I noticed this a few weeks ago when the software produced an image of the NW Passage being open. If you zoom out to a CAA wide view, you can see the issue. Much more open water on Windy compared to other sources.

It's maybe not so simple as an out and out error in drawing the ice edge,

Windys model seems to be attempting to project how far beyond the ice edge wave action propagates - eg the ice covered areas showing wave action change a bit with changes in wind direction, and its generally in areas where the ice is thin and dispersed. Nares strait and the edges of the Lincoln sea have some open water and ice is definitely mobile and somewhat dispersed (pouring like sand through the hourglass) and wind is blowing up Nares Strait. I'm not sure how accurate the projections are, or if they are verified through satellite or other observations somehow, hopefully that's documented somewhere.

The ice is too spread out in the western Beaufort and adjacent CAB to completey resist or dampen wave action

subgeometer

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Re: The 2019 melting season
« Reply #4955 on: July 30, 2019, 05:04:49 AM »
SSTs are a lot easier to determine when there's no clouds to confuse or obscure the instrument? (They also rise quickly if its June or July) The DMI figures seem to often jump after a couple of days of clear weather in a region. Or drop as well - Chukchi sea SSTs are a couple of degrees below their peak a few weeks ago. In the Bering Sea Norton Sound is down to 16C from 18 in June and 20 in early July, despite weather remaining mostly warm - mixing with water from deeper and further offshore must be going on. In the Chukchi sea currents push it into the ice edge.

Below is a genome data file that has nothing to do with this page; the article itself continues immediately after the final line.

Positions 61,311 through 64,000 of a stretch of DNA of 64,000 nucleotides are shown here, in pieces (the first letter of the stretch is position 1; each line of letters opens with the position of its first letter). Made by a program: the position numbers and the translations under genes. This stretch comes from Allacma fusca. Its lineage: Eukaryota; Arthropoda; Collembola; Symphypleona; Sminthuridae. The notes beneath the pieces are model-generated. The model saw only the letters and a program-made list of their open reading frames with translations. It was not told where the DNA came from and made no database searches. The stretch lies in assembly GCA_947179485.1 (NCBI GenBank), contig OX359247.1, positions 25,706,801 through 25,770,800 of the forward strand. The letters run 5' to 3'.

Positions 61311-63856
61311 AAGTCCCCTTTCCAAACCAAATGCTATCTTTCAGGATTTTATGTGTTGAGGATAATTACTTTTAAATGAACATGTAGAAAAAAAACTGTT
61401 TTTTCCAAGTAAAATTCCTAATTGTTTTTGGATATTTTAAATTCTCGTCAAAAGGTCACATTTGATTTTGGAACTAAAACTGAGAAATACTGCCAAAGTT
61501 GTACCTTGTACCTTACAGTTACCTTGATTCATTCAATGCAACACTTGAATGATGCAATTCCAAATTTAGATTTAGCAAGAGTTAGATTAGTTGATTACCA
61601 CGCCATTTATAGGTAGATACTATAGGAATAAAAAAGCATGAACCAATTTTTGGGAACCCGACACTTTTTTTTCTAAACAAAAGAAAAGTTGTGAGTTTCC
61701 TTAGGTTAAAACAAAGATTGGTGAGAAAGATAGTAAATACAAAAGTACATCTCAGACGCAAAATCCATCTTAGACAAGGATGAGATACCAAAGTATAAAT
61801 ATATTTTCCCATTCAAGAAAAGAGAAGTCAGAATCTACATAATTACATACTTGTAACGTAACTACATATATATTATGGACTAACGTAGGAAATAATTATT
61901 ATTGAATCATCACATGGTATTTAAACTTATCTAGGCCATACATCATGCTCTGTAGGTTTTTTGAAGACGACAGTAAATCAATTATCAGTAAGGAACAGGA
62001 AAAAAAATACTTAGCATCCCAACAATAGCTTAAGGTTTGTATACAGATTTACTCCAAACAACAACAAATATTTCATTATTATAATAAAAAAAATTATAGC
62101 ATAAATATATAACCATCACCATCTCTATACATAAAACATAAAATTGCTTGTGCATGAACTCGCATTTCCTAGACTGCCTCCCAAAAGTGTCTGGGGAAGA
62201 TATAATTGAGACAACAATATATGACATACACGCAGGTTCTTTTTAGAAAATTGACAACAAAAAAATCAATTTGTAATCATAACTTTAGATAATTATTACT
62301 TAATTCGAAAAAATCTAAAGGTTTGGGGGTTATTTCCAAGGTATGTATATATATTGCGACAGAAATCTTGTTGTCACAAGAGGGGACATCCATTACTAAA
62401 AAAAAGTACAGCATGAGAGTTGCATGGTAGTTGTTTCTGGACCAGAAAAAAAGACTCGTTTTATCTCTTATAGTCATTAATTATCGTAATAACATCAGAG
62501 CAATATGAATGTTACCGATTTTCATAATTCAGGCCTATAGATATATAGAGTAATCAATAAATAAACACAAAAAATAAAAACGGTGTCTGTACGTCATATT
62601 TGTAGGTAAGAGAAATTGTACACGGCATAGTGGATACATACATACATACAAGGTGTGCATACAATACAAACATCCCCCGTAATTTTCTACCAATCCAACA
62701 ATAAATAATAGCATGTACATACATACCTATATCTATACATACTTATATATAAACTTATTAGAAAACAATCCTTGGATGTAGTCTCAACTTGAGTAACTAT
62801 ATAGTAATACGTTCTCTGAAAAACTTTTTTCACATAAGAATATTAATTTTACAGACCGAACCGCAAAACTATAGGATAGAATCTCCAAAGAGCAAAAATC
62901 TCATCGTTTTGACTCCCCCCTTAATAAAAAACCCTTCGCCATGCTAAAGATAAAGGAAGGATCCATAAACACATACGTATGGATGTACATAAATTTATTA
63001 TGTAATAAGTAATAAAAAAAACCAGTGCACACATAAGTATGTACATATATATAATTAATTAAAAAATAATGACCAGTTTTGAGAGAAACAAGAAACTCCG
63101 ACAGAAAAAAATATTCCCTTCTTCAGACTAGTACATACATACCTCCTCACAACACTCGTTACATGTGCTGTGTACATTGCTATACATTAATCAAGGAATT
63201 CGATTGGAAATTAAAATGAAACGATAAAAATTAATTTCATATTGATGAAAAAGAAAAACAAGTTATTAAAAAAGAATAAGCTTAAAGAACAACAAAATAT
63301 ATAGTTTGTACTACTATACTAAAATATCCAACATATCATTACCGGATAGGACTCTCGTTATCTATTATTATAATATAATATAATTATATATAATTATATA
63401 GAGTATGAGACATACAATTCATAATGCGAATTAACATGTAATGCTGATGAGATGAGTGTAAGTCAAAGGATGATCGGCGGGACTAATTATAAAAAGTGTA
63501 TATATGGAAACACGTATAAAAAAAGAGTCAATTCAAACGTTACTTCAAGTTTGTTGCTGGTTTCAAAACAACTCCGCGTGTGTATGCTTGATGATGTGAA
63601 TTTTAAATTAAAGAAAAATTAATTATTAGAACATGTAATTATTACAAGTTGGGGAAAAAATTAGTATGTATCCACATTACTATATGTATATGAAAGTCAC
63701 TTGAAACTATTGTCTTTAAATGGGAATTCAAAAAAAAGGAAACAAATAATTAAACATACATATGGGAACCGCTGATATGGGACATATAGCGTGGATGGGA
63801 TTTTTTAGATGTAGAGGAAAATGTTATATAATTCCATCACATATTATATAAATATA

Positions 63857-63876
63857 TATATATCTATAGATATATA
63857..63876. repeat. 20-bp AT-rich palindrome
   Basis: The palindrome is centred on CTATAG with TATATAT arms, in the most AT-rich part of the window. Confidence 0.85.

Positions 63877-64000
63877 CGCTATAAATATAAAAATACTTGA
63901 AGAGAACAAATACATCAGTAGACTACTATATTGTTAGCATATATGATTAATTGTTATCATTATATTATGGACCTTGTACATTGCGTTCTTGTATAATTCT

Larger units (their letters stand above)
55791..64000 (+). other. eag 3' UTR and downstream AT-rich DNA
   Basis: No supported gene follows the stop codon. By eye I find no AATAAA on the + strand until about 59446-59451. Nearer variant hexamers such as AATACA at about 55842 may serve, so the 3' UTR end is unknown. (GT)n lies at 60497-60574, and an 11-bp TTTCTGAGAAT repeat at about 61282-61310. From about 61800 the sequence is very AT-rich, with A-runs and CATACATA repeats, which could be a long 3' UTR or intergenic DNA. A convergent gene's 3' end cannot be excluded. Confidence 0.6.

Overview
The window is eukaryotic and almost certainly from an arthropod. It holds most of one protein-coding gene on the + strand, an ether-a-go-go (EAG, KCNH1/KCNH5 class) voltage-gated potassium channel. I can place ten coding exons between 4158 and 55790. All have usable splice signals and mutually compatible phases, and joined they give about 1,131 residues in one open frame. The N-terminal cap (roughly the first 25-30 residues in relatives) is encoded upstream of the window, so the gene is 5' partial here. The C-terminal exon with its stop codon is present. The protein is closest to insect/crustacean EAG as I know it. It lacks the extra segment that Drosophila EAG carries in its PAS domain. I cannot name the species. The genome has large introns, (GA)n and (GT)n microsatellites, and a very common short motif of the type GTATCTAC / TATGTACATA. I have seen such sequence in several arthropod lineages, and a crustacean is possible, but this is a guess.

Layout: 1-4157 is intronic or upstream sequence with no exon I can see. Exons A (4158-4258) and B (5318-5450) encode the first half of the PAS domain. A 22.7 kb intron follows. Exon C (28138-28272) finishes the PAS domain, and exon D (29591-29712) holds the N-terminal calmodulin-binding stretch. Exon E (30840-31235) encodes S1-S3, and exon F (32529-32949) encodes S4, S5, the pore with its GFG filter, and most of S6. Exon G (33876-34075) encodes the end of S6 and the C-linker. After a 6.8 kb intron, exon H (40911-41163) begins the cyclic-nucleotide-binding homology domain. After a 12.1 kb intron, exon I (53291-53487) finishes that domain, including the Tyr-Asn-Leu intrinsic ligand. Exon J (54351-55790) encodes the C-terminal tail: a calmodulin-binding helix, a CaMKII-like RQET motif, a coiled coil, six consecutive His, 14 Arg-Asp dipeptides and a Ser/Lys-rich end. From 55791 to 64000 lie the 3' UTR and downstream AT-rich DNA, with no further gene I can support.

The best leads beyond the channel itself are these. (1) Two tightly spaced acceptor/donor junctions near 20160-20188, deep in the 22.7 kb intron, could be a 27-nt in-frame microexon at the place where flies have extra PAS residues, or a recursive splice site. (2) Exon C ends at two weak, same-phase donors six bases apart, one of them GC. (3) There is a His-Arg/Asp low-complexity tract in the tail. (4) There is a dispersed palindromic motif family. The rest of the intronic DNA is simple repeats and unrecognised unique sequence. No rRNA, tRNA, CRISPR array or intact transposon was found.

The Laptev Bite area has remained fairly steady at 4-8C as it melted out the ice around.

The tongue of open water north of Svalbard has gone up to 4C and is again a death trap for any ice that wanders nto it. How much effect the salty Atlantic water is having underneath the ice is something we may see revealed as August proceeds, and whether all the ice pushed into the area over the past 6 months have turned back the Atlantification trend significantly


bbr2314

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Re: The 2019 melting season
« Reply #4956 on: July 30, 2019, 05:15:25 AM »
Latest Bremen. Oof.



I don't think 2016 is a good analog because the multi-year ESS ice that year remained relatively intact, and allowed a slushiness to the NW edge of the pack that greatly increased area + extent.

This year, the MYI is going to melt out completely (most of it already has) and the FYI is not going to hold against insolation, wave action, and SSTs. We are going to have a rump pack a la 2012, if not smaller, possibly substantially so.

To my eyes the latest Bremen also shows that the remaining ice in Laptev is now failing (and EOSDIS confirms this). The ATL front is finally giving way. The only reason it hasn't til now is that the ice has been continually exported towards the ATL. A volume crusher, but this was not readily apparent in area / extent #s until mid and late July.

subgeometer

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Re: The 2019 melting season
« Reply #4957 on: July 30, 2019, 05:22:08 AM »
There's a really clear view of the ice on Worldview for yesterday(29 July), with some spectacular images of melt

Swirls of goodbye waves speckled with confetti-like small floes must present quite a challenge for the microwave instruments and their operators/programmers.

This region of the ESS - about 40000km2 just north of Wrangel Island is now mostly open water as far as NOAA and Bremen are concerned, I've attached their current extent or concentration map with the area marked.

The other Worldview image shows the ice to the west of the northernmost part of the Laptev bite, which is in a bit better condition/will melt out slightly later, and still counts for extent.

There's a band of thinning ice from here all the way to the head of the bite north west  of FJI which seems to reflect the salinity map Uniquorn posted a few days ago. Anyway I think all the ice south of this band will soon start becoming isolated from the main pack.

petm

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Re: The 2019 melting season
« Reply #4958 on: July 30, 2019, 05:28:51 AM »
Latest Bremen. Oof.

Normally I'm eager to see the destruction, but honestly this is getting scary.